I could go on and on asking simple questions a child could ask yet no astrophysicist in the world be able to answer, just about our own solar system. I haven't even started asking why everything else spins, from subatomic particles through stars, planets and entire solar systems to entire galaxies. What's with the Universe's fascination with all this spinning? If you hold two rocks in space and let go they will attract each other and meet in the middle and stay there. No spinning. Same with 3 rocks, they meet in the middle. And so on. So why are most galaxies spinning? Where did the IMMENSE angular momentum come from? And to get back to the original question related to this article here, why do some neutron stars end up with a strong magnetic field while others with seemingly none? Can you predict which will come out eventually from a forming solar system? Can you tell in advance whether there will be a pulsar or a magnetar, and whether it will emit gamma-ray bursts, FRBs or something else, and how often, how many in total and for how long? Did you ever hear astrophysicists predicting the existence of accretion disks and jets before they were observed? Because these are all products of causes where we know the initial conditions, right?

In the possession of the initial conditions and with the laws of physics known we should be able to predict everything in advance to the last detail without even any observations, correct? Run a solar system formation simulation with all sorts of initial conditions and see the variety that pops up, look, there should be such a thing as FRBs, let's see if we find any, oh look, we were right. This is the kind of story you NEVER hear. What you do hear is scientists struggling to explain observed phenomena. Embarassing.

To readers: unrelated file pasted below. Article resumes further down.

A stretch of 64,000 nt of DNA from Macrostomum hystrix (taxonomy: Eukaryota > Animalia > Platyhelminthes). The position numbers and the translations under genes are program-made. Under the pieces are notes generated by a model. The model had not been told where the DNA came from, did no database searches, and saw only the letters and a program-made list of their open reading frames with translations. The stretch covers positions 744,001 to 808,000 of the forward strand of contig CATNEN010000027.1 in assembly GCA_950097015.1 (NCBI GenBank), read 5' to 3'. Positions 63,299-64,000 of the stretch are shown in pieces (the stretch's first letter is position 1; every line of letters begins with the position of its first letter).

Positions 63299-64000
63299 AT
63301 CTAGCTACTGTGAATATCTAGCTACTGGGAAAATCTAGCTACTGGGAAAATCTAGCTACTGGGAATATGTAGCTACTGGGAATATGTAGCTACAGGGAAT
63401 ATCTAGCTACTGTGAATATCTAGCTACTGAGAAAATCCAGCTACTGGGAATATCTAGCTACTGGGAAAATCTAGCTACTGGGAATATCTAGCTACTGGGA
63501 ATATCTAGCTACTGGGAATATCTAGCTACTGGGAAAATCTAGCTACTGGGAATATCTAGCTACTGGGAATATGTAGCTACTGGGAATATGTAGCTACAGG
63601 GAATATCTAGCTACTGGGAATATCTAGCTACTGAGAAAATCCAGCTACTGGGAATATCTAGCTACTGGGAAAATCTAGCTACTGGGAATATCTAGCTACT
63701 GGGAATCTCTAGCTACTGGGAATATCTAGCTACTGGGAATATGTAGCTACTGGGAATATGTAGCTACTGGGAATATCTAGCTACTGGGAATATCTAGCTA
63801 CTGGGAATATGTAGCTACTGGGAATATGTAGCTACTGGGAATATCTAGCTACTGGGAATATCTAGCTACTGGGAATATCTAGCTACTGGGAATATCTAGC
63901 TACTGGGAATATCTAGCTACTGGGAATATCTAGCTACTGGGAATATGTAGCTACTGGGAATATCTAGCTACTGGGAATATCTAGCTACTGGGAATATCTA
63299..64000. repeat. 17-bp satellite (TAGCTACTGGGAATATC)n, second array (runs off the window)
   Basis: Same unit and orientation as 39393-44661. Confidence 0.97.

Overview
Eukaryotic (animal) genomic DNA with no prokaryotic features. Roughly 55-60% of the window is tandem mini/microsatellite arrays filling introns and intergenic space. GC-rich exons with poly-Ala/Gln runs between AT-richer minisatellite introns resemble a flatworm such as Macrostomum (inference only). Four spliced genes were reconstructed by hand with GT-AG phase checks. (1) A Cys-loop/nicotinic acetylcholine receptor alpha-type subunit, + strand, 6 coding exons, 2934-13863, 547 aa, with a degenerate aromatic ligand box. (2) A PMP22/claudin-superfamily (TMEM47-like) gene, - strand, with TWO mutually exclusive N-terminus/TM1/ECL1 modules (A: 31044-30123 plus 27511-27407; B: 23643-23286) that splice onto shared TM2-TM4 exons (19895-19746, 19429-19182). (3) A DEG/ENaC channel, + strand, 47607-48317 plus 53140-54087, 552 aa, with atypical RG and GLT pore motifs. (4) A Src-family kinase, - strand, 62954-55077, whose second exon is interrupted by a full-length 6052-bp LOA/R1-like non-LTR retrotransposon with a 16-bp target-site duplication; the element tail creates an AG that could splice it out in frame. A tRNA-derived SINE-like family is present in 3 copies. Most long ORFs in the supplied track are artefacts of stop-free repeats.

Can you predict the emergence of what we call life out of a bunch of lifeless rocks and chemicals? Can you predict that it will evolve so and so on a particular planet? Can you predict the emergence of consciousness? It's all just cause and effect, right?

More fundamentally, why do we keep discovering stuff instead of finding what we had been expecting all along? 'Cause we are smart and intelligent? Like I said. We are in a state of infancy. Now that is a relative term, isn't it? Why does the universe have to be so complex? It's just a bunch of atoms and a handful of laws and constants, yes? (Never mind asking where did these laws and constants come from, why are they what they are and why are there as many as there are and not less or more...)

So what does this all MEAN? There is an answer to that. I will let you ponder that one for a little while. It might give you some insight into the true nature of the universe.